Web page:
Epigenetics - The Whistlestop Tour
The key bit here is "epi". It comes from a Greek root and means "on, in addition to, as well as" that sort of thing. So "epigenetics" refers to situations where the genetic code is not enough to explain something, there is another feature acting in addition to the genetic code.
We've recognised epigenetic phenomena for a long time. Essentially we just look for situations where two things are genetically identical and yet are not the same in appearance or behaviour. Here's some examples.....
The 70,000,000,000,000 or so cells in a human body are almost all genetically identical and yet they form loads of different cell types, which remain the same for our whole lives. Just as well, who wants teeth in their eyeballs?
Scientists can create mice which are genetically absolutely identical and can keep them in very standardised conditions. But no matter how much we control the environment, the genetically identical mice have a range of body weights, and you can never get them closer than a variability of about 15% around the average weight.
A caterpillar, and the butterfly that it turns in to, have the same genetic code but it's hard to think of two things that look more different.
A queen bee is genetically identical to thousands of her hive mates and yet she is about twice their weight, has different body parts and can live 20 times longer.
Identical twins are genetically the same, but they are rarely truly identical in appearance and behaviour. These differences become more pronounced as the twins age, and can even be as extreme as one twin developing a serious disease such as rheumatoid arthritis or schizophrenia, while the other remains completely healthy.
In all these cases, and in many more, something epigenetic - something in addition to the genetic code - is taking place.
We're always tempted to look at the types of examples listed in The Phenomenon and say "That's the effect of the environment'. And that's fine, but it's not really an explanation. How does the environment have this effect? There's got to be a mechanism, something that changes how genes are expressed, so that the same genetic code can be used to create different outcomes.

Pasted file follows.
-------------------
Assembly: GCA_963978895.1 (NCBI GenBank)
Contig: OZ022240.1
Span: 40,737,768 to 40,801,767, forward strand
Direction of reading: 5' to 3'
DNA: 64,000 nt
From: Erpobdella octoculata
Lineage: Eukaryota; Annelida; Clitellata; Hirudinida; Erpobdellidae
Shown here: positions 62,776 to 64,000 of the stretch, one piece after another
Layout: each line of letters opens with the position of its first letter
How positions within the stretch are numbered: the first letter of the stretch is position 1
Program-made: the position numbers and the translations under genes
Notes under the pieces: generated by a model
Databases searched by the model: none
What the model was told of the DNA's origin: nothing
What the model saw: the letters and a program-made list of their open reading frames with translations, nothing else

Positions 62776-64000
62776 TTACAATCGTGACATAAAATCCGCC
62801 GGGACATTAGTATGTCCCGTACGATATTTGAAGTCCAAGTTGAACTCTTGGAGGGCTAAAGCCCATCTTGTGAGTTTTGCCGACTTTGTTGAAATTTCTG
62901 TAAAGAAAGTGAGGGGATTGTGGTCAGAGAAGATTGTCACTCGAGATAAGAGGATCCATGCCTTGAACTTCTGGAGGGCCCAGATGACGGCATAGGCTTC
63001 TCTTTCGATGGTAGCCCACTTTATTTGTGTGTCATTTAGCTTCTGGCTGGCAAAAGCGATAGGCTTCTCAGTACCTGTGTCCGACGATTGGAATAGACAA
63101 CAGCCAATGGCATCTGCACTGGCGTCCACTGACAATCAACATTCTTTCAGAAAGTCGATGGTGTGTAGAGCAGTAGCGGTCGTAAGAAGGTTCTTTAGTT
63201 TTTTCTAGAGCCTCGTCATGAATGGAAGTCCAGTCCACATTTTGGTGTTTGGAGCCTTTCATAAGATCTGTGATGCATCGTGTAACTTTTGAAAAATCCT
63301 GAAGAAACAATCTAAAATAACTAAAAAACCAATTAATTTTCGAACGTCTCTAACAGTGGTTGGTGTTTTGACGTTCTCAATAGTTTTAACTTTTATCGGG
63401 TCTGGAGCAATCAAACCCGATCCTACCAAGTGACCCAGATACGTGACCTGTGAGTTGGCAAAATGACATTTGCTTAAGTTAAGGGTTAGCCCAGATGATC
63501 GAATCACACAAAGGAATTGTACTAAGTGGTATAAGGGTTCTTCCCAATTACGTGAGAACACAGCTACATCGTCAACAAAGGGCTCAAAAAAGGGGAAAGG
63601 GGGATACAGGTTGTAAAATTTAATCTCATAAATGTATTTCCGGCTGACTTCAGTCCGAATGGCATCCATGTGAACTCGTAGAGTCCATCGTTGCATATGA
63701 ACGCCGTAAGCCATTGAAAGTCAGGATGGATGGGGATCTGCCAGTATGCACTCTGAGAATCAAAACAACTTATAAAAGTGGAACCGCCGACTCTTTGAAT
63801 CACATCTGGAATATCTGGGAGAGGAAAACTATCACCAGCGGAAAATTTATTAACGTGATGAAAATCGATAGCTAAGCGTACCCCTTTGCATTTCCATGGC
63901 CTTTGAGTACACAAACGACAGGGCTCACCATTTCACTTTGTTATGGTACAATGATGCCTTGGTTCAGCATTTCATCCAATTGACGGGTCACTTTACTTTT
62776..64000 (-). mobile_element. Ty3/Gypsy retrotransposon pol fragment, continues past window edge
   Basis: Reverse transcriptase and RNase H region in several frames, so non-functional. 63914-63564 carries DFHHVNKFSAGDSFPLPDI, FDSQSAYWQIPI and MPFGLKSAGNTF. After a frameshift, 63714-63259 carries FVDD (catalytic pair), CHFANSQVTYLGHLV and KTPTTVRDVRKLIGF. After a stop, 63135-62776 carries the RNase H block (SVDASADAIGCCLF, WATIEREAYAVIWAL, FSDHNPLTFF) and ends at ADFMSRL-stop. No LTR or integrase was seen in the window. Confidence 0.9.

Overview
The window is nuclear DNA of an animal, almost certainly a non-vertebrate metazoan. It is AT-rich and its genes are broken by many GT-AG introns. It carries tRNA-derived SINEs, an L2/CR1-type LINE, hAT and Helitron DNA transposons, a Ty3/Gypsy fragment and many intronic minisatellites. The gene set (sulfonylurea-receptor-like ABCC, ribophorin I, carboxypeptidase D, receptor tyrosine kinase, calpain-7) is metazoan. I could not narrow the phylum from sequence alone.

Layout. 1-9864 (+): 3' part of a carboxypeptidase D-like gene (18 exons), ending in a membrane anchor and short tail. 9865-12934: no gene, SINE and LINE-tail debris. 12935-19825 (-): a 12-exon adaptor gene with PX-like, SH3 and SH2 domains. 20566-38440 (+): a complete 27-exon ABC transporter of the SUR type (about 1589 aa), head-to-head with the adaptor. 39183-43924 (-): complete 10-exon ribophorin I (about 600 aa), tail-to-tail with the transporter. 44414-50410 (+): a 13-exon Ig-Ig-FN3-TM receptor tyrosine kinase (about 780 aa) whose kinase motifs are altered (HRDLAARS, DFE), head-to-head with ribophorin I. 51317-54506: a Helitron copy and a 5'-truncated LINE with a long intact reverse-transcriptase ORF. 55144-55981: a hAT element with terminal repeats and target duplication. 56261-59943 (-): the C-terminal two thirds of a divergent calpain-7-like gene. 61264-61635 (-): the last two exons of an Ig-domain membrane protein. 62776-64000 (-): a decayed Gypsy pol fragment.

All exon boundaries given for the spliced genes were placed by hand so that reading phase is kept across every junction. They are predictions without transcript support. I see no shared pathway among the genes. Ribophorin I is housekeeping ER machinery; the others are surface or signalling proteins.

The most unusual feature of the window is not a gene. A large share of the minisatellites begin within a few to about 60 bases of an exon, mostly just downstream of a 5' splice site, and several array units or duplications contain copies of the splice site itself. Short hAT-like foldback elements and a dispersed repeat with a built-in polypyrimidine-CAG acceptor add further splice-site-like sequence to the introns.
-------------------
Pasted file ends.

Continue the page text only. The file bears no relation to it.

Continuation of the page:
This is where the other description of epigenetics becomes useful. We have recently begun to understand that patterns of gene expression can be controlled, in some cases for decades, by adding small chemical groups to our genetic material. These don't change our genes, but they change how well the genes are expressed. These epigenetic modifications - chemical groups that are "on, in addition to, as well as" the genetic code - can switch genes or off, keeping teeth out of our eyeballs or maintaining queen bees in their royal splendour.
Why Is Epigenetics Important?
The science is really amazing but epigenetics isn't just important from a curiosity viewpoint. Epigenetics is very significant in human health and disease. Abnormal patterns of epigenetic modifications on our genes lead to cells developing the wrong patterns and combinations of gene expression and this contributes to diseases. Scientists are investigating the role of epigenetics in chronic diseases such as rheumatoid arthritis and schizophrenia, and also in drug addiction and the long term effects of abusive or neglectful childhoods. Cancer is another major field of human disease where we know epigenetics is important. Drugs which target epigenetic changes are being successfully used to treat patients with certain cancers. We're hoping to develop drugs using this new understanding for lots of other human illnesses.
The pictures below may look unconnected but they are all examples of epigenetics in action. Male and female crocodiles are genetically identical but their gender is determined by the temperature at key points in development, switching sets of genes on or off for life. The brain undergoes subtle epigenetic changes in response to events that may eventually point us towards new treatments for conditions such as post-traumatic stress disorder. Almost all tortoiseshell cats are female because of a specific epigenetic event. And ageing - one of the most controversial areas of all......
How sweet is epigenetics.pdf
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